Firstly, Jenna Moreci. She has a variety of writing advice as well as marketing tips for those who want to self-publish. But it’s still helpful to know about these things like creating a social media presence, having a personal website, and being part of online writing communities. Below are some of my favourites from Jenna. 

She’s great with getting people to think about how they want to write rather than telling people how to write. I also just adore her realism over how the writing world works. 

Then there’s Abbie Emmons. She covers many of the topics Jenna covers, but delves deeper into the hows and whys of human behaviour to help build believable characters and plots.

Another favourite of mine is Meg LaTorre. She’s done a couple of collaboration videos with Jenna, which I really enjoyed. Their major books, The Savior’s Champion (dark fantasy) and The Cyborg Tinkerer (space steampunk fantasy) are very different in plot and characters. But they’ve still created really great literature. I’ve read Jenna’s Savior’s Champion and am halfway through Cyborg Tinkerer. So far so good.

I also like Sacha Black. She doesn’t beat around the bush and has a fun podcast.

You need to find a few sources who offer advice suited to you and stick with them. That’s not to say you shouldn’t keep looking for other perspectives. You should never limit your learning. But why change you main teachers if you’re learning what you need from them?

Jenna, Meg, Sacha, Abbie, and my critique partners are my teachers, so I’ll stick with them while seeking an occasional lesson from other authors.


Title image by Geralt at pixabay.com.

Figuring out My Social Media and Scheduling My Blog Posts!

Books, Smartphone, Hand, Keep, Mobile Phone, Computer

Not very exciting news, but I’ve decided to start posting every Saturday and sometimes on Wednesdays if I have a lot to say. But it’s part of my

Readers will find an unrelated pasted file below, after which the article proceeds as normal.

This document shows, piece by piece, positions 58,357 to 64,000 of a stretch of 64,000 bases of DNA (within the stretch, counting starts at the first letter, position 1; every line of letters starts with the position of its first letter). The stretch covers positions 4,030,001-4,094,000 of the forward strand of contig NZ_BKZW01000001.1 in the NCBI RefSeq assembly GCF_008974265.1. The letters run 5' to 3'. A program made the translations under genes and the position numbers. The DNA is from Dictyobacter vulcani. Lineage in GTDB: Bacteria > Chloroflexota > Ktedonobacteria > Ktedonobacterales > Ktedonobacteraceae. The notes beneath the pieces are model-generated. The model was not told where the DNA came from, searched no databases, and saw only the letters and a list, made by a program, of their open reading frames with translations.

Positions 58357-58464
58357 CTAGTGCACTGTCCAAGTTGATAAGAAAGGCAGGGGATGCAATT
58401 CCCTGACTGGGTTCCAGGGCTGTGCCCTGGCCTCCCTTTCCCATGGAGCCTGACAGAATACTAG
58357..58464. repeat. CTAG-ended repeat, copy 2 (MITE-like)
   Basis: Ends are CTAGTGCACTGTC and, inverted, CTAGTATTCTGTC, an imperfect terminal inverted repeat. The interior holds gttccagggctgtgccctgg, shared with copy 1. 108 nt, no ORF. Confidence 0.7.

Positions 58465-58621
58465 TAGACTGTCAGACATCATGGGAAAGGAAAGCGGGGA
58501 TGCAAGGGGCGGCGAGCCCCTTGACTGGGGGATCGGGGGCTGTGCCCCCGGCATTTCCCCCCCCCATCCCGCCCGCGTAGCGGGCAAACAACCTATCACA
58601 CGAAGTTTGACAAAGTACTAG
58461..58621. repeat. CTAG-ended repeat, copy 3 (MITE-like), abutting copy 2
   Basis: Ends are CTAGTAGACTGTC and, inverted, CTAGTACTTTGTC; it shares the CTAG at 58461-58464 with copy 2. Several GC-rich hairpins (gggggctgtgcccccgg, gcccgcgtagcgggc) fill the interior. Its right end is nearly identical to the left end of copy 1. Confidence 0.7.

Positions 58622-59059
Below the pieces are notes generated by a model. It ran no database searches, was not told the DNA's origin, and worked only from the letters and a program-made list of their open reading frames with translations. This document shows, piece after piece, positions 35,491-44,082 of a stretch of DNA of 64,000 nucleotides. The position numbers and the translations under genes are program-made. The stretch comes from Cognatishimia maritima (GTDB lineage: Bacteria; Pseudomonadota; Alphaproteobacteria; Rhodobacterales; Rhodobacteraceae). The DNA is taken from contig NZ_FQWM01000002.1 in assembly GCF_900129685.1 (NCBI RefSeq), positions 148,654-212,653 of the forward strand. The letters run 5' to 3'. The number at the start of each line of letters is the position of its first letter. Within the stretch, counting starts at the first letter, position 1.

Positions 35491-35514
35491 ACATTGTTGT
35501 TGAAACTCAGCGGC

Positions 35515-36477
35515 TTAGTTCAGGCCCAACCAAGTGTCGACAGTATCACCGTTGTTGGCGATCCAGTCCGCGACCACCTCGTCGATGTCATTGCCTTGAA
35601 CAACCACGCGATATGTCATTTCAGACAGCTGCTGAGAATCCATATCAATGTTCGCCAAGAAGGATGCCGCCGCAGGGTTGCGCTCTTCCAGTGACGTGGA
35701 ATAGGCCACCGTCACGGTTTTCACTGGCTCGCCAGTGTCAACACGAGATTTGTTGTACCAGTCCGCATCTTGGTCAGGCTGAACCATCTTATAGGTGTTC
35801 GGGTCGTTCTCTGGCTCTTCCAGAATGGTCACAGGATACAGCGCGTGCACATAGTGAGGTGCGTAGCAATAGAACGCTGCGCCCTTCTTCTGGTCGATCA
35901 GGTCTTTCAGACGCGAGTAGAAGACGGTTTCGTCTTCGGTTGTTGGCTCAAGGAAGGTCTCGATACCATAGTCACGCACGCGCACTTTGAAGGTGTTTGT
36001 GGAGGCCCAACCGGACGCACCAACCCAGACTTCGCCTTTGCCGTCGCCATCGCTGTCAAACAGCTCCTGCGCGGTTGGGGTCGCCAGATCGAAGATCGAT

I keep dipping into future marketing ideas like playing about with quirky logos or getting back on Instagram. I forgot I even had an account. Then there’s my Twitter account. The only activity on there is my WP and Instagram posts. So why do I keep it? No idea. My Facebook is private and purely for friends and family. I’m on Discord, which I’m not sure is classed as social media or not, but I have a writing group on there.

But do I really need all of this right now? I have a day job, which allows me my mornings free to work on making writing a second career. If not, it’s a pretty intense pastime. But I’m serious about making something of my writing, so every morning, I sit at my PC and churn out new scenes and chapters, revise WIPs, critique my writing buddies (although I’ve lacked there lately), blog and plan and plot and do whatever writing related thing I feel needs attention that moment.

I need Discord to rant about writing, and I like this site since it’s a great creative outlet for me. But Twitter and Instagram??? I decided that I do need them, at least for Instagram, which is more suited to me than Twitter. I can’t explain it. But There’s something more comfortable about Instagram. I suppose that if I do become a successful (that’s subjective, of course) writer, then I could simply keep posting on WP and Instagram with the posts sent to Twitter. And I’ll just have to activate my Twitter notifications so I’ don’t miss anything. Right now, I hardly look at it.

Below are a couple of videos from two great author on social media and marketing. I already do some of what Meg and Jenna suggest, but thanks to their advice, I’ll be working on a few things gradually.


So I think for now, I have it sorted. I post one or two pictures a day on Instagram, and at least weekly on WP. I’ve actually started scheduling posts to keep to the same one or two days per week. That way, when I have the time, I can churn out a few posts, schedule them for the next couple of weeks, and then focus on my novel writing. 

Here are some of my Love Fantasy social media images…

It’s never too early to start working on these things if you have the time. Just remember, if you don’t work on your novels, you’ll have nothing to market.

Title image by Geralt at Pixabay.com

New Logo!

I know I’m a long way off publishing and branding. But it doesn’t hurt to ponder these things as I work up to the whole marketing stuff.

I keep dipping into my lapsed graphic design skills and thinking about the general look I want to go for. I’m still deciding, but I have a possible logo to share.

It’s purely experimental and just for my own purposes. But here… enjoy…

And…

I have more ideas that might lead to something completely different. But the whole point of this site is to log my progress. This is my latest progress.

It’s never too early to start thinking about these things. But don’t forget to put your writing first. Logos and websites mean very little without the writing to showcase.

Writing on a Budget!